The number of small farms in the United States made a comeback over the last ten years, according to recent census information. The trend, driven by a series of factors, may represent a revitalization of local agriculture and the beginning of a gradual rejection of large-scale agribusiness.
For the first time since the 1930s, the raw numbers of American farms has increased. While the increase (seen gradually from the early 2000’s to 2010) is a small one, it represents a sudden break with a seventy year trend. With increasing technological breakthroughs in farm equipment, fertilizers and agricultural chemicals, and new strains of modified crops, larger farms have been growing and absorbing small farms, leading to an increasingly smaller number of farms in the United States even as agricultural production increases.
The recent uptick in number of farms, some farm experts believe, is the result of increased emphasis on local production/consumption and the increase in farmers’ markets. As more and more consumers look to consume local produce, they are increasingly willing to buy from local farmers, allowing some agricultural producers to gain a slight advantage over large-scale farms. In addition, the increasing attention being paid to college-aged farmers (as seen in a series of U.S. Department of Agriculture grants) may be paying off, allowing more and more new farmers to enter the profession.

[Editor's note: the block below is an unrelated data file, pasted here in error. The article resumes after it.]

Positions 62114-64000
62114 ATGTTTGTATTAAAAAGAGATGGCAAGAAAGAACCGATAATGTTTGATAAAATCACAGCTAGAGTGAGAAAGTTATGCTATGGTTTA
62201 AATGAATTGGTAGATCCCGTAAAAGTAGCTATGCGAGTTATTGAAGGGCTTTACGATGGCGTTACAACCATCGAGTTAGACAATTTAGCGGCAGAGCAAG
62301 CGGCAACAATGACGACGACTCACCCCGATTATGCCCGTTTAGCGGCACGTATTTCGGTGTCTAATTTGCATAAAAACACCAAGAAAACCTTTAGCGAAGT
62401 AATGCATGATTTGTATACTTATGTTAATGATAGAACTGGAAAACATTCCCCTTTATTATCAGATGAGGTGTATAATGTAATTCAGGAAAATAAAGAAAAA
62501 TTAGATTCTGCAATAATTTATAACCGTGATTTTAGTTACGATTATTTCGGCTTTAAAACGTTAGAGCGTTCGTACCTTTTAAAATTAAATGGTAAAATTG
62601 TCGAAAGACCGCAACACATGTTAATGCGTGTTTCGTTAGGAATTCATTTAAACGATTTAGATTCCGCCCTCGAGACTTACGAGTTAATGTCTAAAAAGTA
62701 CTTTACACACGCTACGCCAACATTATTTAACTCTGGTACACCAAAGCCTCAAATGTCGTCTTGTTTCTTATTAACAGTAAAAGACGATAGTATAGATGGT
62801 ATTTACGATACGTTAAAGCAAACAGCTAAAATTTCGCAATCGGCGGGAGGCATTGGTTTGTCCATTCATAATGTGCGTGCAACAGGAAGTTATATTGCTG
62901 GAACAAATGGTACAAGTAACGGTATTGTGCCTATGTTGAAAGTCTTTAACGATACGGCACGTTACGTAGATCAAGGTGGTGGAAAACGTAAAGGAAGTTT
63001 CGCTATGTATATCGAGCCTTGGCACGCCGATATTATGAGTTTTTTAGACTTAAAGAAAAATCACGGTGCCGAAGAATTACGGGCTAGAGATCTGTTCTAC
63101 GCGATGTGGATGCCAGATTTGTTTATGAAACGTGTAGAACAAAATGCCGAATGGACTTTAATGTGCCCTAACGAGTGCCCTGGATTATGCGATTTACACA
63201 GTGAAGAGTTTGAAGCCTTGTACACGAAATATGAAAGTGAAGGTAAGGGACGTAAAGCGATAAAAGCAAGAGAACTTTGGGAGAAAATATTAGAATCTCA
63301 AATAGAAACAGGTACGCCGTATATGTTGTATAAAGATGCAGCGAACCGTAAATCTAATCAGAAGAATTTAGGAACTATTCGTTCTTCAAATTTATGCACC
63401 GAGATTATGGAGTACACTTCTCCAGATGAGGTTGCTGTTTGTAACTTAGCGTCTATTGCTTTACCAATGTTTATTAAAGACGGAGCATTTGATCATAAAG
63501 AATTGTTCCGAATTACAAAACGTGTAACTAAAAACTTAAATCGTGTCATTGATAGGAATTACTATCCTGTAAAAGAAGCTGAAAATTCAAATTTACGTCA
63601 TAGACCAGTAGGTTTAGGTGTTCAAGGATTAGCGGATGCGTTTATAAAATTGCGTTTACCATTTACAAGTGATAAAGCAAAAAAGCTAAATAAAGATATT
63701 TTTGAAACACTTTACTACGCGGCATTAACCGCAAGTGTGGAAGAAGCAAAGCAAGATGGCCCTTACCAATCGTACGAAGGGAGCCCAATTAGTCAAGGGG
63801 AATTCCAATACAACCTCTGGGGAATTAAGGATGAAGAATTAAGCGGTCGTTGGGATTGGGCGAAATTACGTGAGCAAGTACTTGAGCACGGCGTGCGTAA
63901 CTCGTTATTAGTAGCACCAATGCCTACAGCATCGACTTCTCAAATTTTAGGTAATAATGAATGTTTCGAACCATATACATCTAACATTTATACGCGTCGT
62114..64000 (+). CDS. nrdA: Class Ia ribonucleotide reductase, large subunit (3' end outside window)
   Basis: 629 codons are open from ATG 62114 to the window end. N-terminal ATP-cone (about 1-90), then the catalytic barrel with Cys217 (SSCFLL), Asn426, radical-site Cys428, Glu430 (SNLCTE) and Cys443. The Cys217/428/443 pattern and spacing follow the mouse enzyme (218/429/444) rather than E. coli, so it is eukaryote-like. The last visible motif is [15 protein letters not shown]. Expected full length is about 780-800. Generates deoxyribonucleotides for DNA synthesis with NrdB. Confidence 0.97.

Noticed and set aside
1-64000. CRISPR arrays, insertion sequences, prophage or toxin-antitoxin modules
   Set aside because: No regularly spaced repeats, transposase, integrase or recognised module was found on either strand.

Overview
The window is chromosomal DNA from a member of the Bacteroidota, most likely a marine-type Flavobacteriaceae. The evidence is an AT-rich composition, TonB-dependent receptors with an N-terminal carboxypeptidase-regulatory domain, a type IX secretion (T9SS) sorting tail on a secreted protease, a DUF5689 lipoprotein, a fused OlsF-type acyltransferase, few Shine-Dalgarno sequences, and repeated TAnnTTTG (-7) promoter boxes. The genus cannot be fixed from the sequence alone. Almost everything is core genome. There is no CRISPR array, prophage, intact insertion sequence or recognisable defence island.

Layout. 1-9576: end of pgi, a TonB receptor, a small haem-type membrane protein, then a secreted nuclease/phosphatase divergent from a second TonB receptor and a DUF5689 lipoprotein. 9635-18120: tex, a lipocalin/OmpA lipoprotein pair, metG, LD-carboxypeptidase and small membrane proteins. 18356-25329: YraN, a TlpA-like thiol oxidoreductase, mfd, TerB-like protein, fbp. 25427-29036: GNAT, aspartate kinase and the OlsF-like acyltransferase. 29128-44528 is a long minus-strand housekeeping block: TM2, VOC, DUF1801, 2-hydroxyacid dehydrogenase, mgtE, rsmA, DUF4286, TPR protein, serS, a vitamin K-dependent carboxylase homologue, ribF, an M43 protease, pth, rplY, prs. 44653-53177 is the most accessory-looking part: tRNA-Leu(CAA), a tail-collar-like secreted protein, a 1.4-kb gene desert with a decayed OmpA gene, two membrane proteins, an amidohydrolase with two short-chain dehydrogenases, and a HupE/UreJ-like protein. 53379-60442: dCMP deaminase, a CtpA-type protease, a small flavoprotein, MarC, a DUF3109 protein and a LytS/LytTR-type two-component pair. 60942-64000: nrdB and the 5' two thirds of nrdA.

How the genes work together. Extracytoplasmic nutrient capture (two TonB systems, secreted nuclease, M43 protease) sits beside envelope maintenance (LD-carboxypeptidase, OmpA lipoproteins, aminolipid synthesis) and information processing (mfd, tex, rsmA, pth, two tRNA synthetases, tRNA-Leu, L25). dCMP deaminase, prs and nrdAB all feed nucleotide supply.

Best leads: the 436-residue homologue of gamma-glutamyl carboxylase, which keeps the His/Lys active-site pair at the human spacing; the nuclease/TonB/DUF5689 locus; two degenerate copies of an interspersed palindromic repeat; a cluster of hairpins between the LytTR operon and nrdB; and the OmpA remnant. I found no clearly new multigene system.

While it is too soon to tell whether this trend is a temporary anomaly or the sign of a larger development in agricultural production, it at least represents a tantalizing ray of hope to individuals who believe that farm production in the U.S. is unsustainable in the long-term.
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Written by: Justin Ellison / Farm Plus Staff Writer